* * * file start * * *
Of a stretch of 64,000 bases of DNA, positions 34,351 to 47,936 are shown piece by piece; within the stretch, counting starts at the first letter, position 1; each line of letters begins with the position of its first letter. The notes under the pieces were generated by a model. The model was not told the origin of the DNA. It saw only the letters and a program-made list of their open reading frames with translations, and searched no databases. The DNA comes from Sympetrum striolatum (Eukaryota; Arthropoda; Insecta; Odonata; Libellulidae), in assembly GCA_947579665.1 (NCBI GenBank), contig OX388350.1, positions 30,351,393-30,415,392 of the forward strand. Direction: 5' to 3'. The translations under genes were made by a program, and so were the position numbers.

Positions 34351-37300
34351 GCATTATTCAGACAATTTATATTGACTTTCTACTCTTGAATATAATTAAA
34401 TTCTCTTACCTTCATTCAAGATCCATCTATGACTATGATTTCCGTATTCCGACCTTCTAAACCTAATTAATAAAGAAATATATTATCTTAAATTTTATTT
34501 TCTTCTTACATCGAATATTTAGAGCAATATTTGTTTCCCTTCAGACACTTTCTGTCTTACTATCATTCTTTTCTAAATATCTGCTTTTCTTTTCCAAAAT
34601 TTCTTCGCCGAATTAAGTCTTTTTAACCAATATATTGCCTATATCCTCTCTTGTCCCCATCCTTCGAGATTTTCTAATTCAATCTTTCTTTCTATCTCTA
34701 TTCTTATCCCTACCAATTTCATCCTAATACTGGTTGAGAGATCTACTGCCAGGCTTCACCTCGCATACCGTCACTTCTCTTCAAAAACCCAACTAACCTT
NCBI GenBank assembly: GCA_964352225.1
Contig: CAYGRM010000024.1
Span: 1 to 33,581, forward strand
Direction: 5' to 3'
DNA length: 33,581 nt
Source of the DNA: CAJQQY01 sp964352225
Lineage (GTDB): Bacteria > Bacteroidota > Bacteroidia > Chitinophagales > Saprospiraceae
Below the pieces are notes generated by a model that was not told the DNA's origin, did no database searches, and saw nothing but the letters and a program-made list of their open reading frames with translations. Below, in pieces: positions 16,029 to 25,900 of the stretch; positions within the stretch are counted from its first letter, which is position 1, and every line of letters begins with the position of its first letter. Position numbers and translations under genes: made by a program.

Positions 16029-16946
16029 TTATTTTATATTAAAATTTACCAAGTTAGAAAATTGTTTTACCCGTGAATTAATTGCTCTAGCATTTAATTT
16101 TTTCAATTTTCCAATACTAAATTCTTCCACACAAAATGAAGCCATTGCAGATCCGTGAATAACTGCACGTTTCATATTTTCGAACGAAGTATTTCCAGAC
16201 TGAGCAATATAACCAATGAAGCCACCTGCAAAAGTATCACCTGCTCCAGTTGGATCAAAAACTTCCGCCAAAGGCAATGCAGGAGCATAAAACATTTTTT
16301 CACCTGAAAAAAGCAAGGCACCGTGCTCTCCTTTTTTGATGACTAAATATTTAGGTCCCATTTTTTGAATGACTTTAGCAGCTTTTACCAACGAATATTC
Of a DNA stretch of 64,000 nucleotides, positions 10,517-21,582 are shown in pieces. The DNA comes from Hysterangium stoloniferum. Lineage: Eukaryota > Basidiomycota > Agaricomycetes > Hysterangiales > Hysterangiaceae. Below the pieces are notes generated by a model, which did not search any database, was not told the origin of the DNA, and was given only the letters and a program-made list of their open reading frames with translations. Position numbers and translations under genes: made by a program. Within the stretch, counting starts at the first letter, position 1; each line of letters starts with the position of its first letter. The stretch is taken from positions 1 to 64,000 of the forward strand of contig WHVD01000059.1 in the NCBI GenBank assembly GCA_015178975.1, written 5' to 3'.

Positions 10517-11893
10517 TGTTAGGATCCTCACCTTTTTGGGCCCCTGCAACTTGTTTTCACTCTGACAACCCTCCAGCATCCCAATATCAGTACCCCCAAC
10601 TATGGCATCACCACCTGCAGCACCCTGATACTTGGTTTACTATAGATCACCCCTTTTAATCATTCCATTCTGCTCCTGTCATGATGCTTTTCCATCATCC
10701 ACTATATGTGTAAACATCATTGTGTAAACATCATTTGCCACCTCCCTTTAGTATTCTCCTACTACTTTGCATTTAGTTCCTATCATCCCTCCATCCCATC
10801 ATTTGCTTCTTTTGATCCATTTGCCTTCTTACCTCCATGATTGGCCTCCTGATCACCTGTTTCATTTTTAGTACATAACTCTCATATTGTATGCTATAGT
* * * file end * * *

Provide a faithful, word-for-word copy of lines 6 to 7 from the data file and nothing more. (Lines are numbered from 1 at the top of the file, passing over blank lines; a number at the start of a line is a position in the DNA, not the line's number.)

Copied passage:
34601 TTCTTCGCCGAATTAAGTCTTTTTAACCAATATATTGCCTATATCCTCTCTTGTCCCCATCCTTCGAGATTTTCTAATTCAATCTTTCTTTCTATCTCTA
34701 TTCTTATCCCTACCAATTTCATCCTAATACTGGTTGAGAGATCTACTGCCAGGCTTCACCTCGCATACCGTCACTTCTCTTCAAAAACCCAACTAACCTT